COVID-19. Chapter1

Writers block is the struggle of every writer including me. After ages of not being around, I am finally here👻! I’m not the type of writer who enjoys writing series—I’ll rather read someone’s. But see the wonders of corona virus! This is a series I’ll be uploading every week, do not ask me what it is about, the sweetness of the pudding is in the eating. Enjoy this series as you stay safe. I cherish comments. And please share. Google helped me with a cover picture😁

Day 12 Of Social Distancing- Welcome Home Daddy.

“Daddy Kay!” I heard Nhyira squeal outside where she was supposed to be having breaktime with her two siblings.

“Naana Nhyira!” he called back.

“Daddy Kay, finish parking and come and wash your hands or else you might bring the virus to the house.” that was Sika, my first born, noticeable for ensuring that her siblings abide by my rules.

“Yes, Maame Sika”

After he parked the car, her went to the veronica bucket I had placed outside to was his hands. I know he wouldn’t have done that if I had told him. Because his child told him, he is doing it.

“Daddy Kay, Mummy Kay said if you don’t use hand sanitizer you will get corona virus.” Nhyira said

“You liar! You only get corona virus if you come into contact with infected persons. The hand sanitizer is just to kill the virus, if there may be any on your hand and you are out of reach of running water and soap.” Sika corrected

“You are the liar” Nhyira fought back

“Let’s go and ask Mummy Kay.” Sika said heading for the hall where I was seated and going through the exercises I had given them in the afternoon.

“Breaktime is not over, stay outside” I shouted and I heard Aseda giggling.

He entered the hall and glanced in my direction, I avoided his glance, not because I was angry, I didn’t know how to react.

“Hi” he greeted

“Hi” I responded

He moved out of the hall. I didn’t bother following him. I didn’t care if he had brought foodstuffs or he brought money for shopping or he had brought part of the children’s school fees, I just didn’t care.

“Wash your hands and come inside, break time is over” I ordered

“Mummy Kay I love the cooling effect of the hand sanitizer” Nhyira told me as she blew air unto the back of her hands.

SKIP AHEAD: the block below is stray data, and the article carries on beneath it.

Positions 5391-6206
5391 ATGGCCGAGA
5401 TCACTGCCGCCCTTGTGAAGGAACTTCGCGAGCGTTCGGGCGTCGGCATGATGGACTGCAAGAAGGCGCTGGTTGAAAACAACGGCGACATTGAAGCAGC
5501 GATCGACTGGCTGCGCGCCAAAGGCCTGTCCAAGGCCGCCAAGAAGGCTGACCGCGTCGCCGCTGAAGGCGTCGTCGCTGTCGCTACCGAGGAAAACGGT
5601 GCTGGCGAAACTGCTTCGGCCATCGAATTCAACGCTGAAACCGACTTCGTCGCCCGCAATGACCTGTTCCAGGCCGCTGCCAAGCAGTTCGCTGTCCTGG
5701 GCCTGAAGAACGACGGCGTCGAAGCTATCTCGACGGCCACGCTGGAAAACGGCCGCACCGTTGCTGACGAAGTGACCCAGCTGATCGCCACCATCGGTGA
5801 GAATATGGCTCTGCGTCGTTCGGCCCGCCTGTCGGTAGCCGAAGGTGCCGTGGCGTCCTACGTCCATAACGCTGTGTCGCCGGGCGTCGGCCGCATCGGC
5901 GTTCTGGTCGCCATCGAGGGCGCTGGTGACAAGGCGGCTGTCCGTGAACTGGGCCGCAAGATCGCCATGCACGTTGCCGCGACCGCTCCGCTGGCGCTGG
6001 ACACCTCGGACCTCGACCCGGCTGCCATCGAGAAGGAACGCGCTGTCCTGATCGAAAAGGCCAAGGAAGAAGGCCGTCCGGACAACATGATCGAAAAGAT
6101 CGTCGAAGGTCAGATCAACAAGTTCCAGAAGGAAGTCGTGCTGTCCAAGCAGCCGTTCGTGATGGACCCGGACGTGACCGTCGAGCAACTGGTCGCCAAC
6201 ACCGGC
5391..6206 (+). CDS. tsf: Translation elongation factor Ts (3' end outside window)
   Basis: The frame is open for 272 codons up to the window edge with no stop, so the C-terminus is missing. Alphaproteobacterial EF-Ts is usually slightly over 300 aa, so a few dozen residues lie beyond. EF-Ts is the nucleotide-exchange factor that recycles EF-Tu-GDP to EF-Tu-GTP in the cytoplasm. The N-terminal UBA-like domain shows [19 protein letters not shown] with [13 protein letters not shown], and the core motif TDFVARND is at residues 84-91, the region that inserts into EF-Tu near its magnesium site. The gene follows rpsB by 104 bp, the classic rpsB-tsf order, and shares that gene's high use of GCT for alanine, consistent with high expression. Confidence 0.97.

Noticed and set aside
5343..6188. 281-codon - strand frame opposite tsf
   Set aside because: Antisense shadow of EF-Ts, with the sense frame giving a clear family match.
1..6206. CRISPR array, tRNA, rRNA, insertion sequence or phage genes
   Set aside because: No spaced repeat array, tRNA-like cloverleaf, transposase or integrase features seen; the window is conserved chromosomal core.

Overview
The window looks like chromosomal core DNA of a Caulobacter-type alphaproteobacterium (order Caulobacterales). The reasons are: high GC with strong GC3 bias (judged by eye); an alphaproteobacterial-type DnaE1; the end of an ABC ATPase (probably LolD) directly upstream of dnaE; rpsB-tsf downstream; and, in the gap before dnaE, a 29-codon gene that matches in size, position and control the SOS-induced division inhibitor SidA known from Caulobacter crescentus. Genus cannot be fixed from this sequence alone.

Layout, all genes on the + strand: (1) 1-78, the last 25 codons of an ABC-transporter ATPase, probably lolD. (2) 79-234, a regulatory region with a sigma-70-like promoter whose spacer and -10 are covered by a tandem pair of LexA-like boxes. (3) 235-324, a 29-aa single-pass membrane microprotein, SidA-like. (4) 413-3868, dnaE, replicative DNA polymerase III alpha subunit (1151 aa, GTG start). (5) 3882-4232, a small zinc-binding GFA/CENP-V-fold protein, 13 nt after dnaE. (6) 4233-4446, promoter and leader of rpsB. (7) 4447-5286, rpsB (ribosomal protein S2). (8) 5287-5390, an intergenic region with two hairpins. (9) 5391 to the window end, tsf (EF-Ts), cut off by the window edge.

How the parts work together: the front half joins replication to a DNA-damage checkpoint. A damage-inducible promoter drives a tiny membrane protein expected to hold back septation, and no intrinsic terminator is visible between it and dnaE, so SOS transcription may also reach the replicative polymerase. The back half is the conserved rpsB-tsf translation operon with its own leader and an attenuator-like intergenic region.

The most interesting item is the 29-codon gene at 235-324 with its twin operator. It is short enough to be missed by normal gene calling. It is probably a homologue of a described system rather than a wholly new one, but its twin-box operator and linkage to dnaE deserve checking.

“Supper is ready, Sika will set the table, I’ll do the dishes with Nhyira, and Sika will keep an eye on Aseda while I do the dishes with Nhyira. Now get to work”

“Mummy Kay, is Daddy Kay going to eat with us?” Sika asked

“no please”

“Sure” she left for the kitchen disappointed.

Sika is seven years, but she knows what is going on. If not everything, she knows her dad and I are not at peace, she is trying not to take sides and I like it.

Nhyira is on her dad’s side, why wouldn’t she be? He has won her love with all the ice cream dates, pizza nights, and the kebab strolls.

As for Aseda, he is just three and strongly on my side. He is the one who hears the midnight arguments, he is the one who sees me crying at dawn, maybe the two others know and I don’t know they know, but he is the only child I know, who knows. He wouldn’t allow his dad touch him.

“Mummy Kay I want to eat in my room” Nhyira said, obviously not excited about eating without his dad

“Since when did you start eating in your room?”

“I want to try it today”

“No please. You won’t try it today. You’ll never try it.”

“Mummy Kay the stew is heavy.” Sika called from the kitchen and I left to her aid with Aseda close to my heel.

“Sika put this food cover in the laundry, it has oil stains.” I said after the prayer

“Mummy Kay I like small plantain, the very yellow ones.” Nhyira said